Public safety commission tackles gun control
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Following the Sandy Hook mass shooting in Connecticut late last year, the gun control debate can now be heard in Washington, inside the State Capitol and even at Austin City Hall.
Monday, the Public Safety Commission unanimously passed several recommendations to council, including one that would require gun show vendors to run background checks before all sales.
"Military style assault weapons and high capacity magazines are made to kill human beings as fast as possible,” Kent Anschutz with the Public Safety Commission said. “There is no other legitimate use on the streets of Austin, Texas for those types of weapons."
Other recommendations include a limit on where in the city people can carry unlicensed handguns, and a gun buyback program with the help of Austin police.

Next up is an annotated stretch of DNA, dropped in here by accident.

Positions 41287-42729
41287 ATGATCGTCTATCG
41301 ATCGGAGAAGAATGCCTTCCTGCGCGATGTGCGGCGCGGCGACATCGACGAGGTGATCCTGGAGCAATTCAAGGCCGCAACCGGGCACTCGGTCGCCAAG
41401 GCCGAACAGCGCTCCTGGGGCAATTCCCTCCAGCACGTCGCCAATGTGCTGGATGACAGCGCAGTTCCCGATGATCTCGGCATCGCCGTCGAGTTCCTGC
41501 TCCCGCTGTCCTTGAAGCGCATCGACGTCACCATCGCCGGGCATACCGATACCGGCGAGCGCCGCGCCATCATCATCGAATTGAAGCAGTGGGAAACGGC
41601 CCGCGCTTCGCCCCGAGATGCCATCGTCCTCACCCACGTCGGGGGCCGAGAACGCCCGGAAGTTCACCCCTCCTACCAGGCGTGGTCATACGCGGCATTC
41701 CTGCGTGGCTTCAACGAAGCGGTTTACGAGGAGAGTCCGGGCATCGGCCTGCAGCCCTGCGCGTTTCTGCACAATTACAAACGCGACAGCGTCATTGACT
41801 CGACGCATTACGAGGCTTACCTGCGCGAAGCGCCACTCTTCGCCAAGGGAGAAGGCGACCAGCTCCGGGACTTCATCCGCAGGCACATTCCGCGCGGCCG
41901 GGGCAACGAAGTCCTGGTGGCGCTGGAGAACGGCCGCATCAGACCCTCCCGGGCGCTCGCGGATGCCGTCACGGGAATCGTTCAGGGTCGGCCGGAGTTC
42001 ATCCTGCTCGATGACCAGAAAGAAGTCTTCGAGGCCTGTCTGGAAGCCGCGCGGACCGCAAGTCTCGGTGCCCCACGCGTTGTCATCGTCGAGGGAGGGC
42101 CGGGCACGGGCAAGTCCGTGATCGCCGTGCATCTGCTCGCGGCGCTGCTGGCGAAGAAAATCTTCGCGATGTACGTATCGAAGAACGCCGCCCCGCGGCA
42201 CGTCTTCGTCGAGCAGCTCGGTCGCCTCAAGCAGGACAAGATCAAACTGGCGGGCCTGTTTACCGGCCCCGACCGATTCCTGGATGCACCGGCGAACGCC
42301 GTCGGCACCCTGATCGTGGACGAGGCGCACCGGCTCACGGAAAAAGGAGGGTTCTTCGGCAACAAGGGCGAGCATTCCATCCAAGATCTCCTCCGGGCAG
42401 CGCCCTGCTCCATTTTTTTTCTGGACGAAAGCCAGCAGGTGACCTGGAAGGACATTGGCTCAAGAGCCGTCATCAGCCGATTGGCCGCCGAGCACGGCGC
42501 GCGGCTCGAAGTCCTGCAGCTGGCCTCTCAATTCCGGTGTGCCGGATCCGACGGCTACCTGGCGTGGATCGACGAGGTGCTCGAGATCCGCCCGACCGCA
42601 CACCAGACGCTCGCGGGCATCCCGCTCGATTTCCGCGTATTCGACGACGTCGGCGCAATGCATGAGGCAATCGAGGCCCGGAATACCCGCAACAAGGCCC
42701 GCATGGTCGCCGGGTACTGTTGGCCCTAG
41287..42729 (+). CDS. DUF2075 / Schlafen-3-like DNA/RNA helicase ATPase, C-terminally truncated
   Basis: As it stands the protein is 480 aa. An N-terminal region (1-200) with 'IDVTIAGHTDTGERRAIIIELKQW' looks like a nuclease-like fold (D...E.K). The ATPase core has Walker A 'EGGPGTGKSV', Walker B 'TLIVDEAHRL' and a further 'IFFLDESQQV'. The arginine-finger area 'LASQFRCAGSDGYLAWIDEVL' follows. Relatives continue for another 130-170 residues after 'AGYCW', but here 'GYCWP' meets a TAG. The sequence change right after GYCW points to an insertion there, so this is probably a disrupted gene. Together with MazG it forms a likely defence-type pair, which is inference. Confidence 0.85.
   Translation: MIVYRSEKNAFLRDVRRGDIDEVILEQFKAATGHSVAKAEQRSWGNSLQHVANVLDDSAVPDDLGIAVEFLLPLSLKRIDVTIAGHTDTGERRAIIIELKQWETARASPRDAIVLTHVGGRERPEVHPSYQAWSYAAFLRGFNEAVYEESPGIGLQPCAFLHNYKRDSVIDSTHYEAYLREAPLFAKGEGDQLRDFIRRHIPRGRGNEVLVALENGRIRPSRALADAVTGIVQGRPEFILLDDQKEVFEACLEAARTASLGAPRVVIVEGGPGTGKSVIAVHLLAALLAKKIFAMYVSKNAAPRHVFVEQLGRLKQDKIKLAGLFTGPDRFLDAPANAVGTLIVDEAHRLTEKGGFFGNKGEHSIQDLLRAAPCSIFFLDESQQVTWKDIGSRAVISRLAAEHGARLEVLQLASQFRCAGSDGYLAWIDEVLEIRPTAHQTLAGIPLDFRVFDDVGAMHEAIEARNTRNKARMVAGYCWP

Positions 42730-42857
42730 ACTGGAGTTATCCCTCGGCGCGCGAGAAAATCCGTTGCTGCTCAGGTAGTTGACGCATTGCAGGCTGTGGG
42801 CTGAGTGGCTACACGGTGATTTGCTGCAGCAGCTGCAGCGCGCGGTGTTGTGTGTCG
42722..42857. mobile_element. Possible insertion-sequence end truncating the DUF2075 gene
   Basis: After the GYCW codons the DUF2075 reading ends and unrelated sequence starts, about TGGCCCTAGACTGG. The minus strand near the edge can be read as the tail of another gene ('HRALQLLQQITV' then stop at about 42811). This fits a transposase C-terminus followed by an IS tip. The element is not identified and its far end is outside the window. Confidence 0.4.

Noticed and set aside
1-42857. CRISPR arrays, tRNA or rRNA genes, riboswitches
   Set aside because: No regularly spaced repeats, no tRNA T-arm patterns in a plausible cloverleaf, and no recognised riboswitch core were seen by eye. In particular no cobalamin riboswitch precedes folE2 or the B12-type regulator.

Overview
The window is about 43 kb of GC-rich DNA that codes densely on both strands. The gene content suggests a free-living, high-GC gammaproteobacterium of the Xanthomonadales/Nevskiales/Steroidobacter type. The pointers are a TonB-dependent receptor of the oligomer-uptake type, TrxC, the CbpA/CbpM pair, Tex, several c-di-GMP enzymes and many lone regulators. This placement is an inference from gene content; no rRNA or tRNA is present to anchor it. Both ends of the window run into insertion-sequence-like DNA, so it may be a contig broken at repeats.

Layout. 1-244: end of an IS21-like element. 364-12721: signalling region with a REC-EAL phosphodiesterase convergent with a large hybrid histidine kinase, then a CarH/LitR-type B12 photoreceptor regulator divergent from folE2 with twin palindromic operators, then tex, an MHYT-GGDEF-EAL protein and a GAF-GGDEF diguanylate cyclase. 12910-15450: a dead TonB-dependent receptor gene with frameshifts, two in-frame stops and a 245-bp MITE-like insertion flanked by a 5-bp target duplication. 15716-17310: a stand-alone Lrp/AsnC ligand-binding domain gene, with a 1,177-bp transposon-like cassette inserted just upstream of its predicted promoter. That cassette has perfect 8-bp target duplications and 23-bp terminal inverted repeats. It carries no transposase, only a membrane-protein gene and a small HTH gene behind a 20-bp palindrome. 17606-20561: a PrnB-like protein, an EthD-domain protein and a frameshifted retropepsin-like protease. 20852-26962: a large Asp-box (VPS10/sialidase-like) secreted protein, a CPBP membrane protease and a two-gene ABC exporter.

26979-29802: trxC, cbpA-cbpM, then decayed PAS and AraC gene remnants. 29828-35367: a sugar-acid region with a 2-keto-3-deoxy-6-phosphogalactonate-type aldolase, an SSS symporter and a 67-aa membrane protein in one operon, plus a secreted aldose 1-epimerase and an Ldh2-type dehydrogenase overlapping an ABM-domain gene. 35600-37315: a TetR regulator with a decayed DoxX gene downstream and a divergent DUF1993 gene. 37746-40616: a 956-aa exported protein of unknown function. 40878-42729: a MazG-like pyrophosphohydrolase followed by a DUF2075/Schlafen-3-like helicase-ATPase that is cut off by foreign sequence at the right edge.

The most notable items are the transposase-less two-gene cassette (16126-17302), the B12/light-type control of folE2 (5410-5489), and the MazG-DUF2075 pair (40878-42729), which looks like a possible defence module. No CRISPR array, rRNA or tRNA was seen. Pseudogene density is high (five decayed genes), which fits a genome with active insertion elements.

Apart from needing council approval, the commission admits cities and counties are "severely limited by state law as to what they can do."
"I think the issue becomes one of, does the city have the authority to outlaw that and what would be the consequences in terms of enforcing the ordinance?" Public Safety Commission Chairman Michael Lauderdale said. "The concern is whether or not that is an appropriate action for the city or is it a state action or is it something that is guaranteed by the Second Amendment of the Constitution."
Apart from the gun control debate, the commission has also called a team of medical experts to diagnose the mental health care climate.
"Do I think that we have I higher risk than another community that someone is going to commit a mass casualty incident at some time? I don't think so,” Dr. Chris Ziebell with Brackenridge Hospital said. “I feel like we do find these individuals regularly and present them into the health care system, we just don't do it in the best and most cost effective way that we could."
No recommendation was made to council concerning the city's mental health programs, but the Public Safety Commission did ask the medical experts to propose improvements.